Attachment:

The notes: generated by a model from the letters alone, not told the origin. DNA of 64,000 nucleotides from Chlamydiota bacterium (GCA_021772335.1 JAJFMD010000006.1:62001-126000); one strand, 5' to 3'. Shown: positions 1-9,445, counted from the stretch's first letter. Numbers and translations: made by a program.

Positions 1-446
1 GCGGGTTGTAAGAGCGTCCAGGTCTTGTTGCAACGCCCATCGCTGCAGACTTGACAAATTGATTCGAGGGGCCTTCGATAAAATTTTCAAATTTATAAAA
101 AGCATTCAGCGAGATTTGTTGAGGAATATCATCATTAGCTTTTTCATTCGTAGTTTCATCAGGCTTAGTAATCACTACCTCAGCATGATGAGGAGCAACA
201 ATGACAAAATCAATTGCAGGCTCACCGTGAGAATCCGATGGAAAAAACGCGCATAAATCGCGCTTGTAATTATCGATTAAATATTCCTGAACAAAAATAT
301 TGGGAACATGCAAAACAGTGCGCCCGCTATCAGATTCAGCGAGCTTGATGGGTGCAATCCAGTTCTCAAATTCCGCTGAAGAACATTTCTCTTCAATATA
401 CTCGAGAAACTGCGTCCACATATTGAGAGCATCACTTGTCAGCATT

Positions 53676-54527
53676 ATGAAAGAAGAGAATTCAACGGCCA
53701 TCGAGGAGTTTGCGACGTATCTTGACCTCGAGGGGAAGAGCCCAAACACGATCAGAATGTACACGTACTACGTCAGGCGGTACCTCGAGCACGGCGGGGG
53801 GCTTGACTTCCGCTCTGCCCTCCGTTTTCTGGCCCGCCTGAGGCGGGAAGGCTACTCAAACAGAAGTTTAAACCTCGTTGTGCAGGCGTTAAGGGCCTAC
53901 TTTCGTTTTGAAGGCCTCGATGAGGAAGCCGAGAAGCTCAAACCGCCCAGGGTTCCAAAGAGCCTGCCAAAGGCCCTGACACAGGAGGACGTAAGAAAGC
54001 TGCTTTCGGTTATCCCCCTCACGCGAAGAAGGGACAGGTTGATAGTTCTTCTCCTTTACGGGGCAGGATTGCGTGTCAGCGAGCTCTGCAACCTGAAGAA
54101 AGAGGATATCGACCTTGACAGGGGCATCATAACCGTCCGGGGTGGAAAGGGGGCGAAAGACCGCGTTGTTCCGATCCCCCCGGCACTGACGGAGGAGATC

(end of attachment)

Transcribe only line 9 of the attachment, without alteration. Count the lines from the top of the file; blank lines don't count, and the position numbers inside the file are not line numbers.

53676 ATGAAAGAAGAGAATTCAACGGCCA